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Partners in the Classroom: Team-teaching and Collaborative Learning Projects
Posted May 1st, 2016 by webadmin
Writer(s):Kathryn Mabe, Asia University
[Cherie J. Brown & Erina M. Brown. Akita: Akita International University Press, 2014. pp. 145. ¥3,500. ISBN: 978-4-9904329-7-3.]
Reviewed by Kathryn Mabe, Asia University
Partners in the Classroom is ideal for instructors who are interested in collaborative learning and want a collection of organized and well-thought-out projects. Made into a volume of two pre-project preparatory lessons and five collaborative projects, this book is intended for pre-intermediate learners upwards in secondary and tertiary teaching contexts. It is based upon principles of collaborative teaching and learning, with the explicit aim of creating “natural opportunities for learners to use and experience English in more authentic ways” (Brown & Brown, 2014, p. 6).
The pre-project lessons are entitled Learning to Work in a Group and Plagiarism. The former involves some of the students taking part in an EFL-style Survival in the Desert discussion while others (the Observers) discretely make notes regarding how their classmates interact. This leads on to discussion of the different roles people play in a group. The second preparatory lesson makes excellent use of online material such as videos made by college students who explain how to avoid plagiarism. As I have found in my experience that students are sometimes unaware of this issue, I was pleased to see it included. Both pre-project lessons largely received very positive feedback from students and I also felt that this was an innovative way to begin a course.
These lessons are followed by five projects based on the topics of news, travel, campaigns, recycling, and global issues. Partners in the Classroom includes clear step-by-step lesson plans and suggested time frames for completion of each of the projects, estimated at between 11 to 16 hours of class time. It is recommended that these lessons be used on a weekly basis and not as a replacement for a more formal curriculum.
The procedure differs slightly for each project. As an example, the Campaign lesson begins by leading into the topic through a discussion of students’ previous experience of making a speech, showing model examples of the final product expected, and analyzing speeches from famous movies. The instructor has complete flexibility in terms of which aspects of the speeches to focus on as the target language. The next stages involve small groups deciding and creating their own campaign speech and poster. This process of actively using the target language in a personalized way has been shown to be beneficial to L2 development (Ellis, 2003). In the final stages, students present their campaigns whilst being videoed, vote for the best campaign, and complete a self-evaluation sheet while viewing their performance. Throughout the project, learners benefit from features of collaborative learning such as working with peers to successfully complete an academic task with “a sense of ‘sinking or swimming together’” (Kohonen, 1992, p. 34). This was reinforced in student feedback, with one learner commenting: “I could learn how important supporting each other is as well as English.”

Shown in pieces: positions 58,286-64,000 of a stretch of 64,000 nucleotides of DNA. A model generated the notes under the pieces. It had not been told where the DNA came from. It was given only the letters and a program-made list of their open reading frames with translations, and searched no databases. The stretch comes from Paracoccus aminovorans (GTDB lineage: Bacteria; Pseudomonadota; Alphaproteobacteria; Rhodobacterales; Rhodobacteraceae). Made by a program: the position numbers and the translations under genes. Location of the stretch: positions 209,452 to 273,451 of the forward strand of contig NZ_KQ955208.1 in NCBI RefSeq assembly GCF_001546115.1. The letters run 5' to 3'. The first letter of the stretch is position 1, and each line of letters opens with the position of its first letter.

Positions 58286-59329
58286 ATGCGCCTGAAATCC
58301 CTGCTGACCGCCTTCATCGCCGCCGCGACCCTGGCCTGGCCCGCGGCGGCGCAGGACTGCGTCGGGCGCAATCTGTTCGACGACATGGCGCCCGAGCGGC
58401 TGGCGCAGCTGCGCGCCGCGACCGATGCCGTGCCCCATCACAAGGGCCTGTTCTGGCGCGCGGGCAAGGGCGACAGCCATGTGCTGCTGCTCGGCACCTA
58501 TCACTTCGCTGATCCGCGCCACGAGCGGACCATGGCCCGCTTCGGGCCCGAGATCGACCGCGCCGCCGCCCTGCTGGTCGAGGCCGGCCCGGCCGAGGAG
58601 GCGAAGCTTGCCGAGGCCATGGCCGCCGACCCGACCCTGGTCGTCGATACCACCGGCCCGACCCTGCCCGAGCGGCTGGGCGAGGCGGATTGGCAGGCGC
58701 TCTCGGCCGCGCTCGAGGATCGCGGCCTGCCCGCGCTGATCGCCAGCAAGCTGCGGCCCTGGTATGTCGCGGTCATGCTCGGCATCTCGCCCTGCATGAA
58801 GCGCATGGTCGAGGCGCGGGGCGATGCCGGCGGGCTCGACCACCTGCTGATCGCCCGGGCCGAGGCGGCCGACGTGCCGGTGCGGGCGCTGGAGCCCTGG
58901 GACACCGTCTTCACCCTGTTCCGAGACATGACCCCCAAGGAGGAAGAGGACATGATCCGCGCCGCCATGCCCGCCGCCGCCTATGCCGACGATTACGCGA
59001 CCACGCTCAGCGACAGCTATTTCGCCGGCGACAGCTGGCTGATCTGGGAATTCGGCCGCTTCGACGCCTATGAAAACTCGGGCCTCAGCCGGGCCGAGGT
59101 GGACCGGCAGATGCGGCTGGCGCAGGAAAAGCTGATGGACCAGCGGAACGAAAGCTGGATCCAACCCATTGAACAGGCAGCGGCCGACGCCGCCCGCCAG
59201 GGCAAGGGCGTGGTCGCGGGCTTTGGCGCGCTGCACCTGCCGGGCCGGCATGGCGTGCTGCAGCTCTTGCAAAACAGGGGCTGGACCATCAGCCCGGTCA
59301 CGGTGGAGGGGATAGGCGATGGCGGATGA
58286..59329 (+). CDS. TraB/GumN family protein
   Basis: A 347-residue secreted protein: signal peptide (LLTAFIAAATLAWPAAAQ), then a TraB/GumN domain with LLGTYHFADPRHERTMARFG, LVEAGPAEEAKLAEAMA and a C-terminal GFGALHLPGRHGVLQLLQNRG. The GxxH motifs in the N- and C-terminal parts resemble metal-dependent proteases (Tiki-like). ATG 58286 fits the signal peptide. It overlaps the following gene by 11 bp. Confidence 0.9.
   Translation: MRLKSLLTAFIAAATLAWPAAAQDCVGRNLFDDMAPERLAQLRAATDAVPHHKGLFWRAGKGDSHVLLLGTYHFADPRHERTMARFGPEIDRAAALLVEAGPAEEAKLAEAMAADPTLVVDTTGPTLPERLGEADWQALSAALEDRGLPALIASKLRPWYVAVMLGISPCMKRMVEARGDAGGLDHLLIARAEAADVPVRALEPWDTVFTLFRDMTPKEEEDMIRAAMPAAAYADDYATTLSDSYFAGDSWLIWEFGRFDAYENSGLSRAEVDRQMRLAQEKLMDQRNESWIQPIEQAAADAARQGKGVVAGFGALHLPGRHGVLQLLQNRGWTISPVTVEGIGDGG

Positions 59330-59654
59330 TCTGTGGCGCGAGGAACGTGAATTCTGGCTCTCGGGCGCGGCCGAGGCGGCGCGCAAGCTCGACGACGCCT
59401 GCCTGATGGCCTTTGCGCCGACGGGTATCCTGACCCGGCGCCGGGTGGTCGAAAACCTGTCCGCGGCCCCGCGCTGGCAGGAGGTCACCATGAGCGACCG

Partners in the Classroom provides photocopiable worksheets such as questionnaires and final product examples which I found to be invaluable in helping weaker learners visualize the project outcome and provide them with a basis to work from. In addition, there are suggested frameworks for teacher and peer-based assessment and feedback. Some excellent authentic online sources of material are also incorporated into lessons. However, as a note of caution, it should be stressed that this is not a textbook with ready-made lessons to be instantly utilized. The aforementioned movie speeches, for example, were challenging even for students in my advanced-level class as they are an authentic resource and a good deal of supplementary material was required. In addition, material to support the students with the language necessary to be able to collaborate together in English and perform the tasks is not included.
It is also worth noting that these lessons are intended in principle to be team-taught. Certainly at university-level in Japan, this is unlikely to be a realistic option for most teachers. Based upon my own observations, I would wholeheartedly recommend Partners in the Classroom for higher-level university classes without a team teacher. Regarding lower level ability classes, I suggest a more hands-on teacher led approach. While I also believe even large classes at secondary-level education could benefit from Partners in the Classroom, classroom management issues and potential difficulty for students to understand authentic material could prove challenging without the presence of a team teacher.
In conclusion, I believe Partners in the Classroom is an innovative and versatile resource for instructors in a wide range of teaching contexts, providing teachers have sufficient time to create supplementary resources to support it.
Brown, C. J., & Brown, E. M. (2014). Partners in the classroom: Team-teaching and collaborative learning projects. Akita: Akita International University Press.
Ellis, R. (2003). Task-based language learning and teaching. Oxford: Oxford University Press.
Kohonen, V. (1992). Experiential language learning: Second language learning as cooperative learner education. In D. Nunan (Ed.), Collaborative language learning and teaching (pp. 14-39). New York: Cambridge University Press.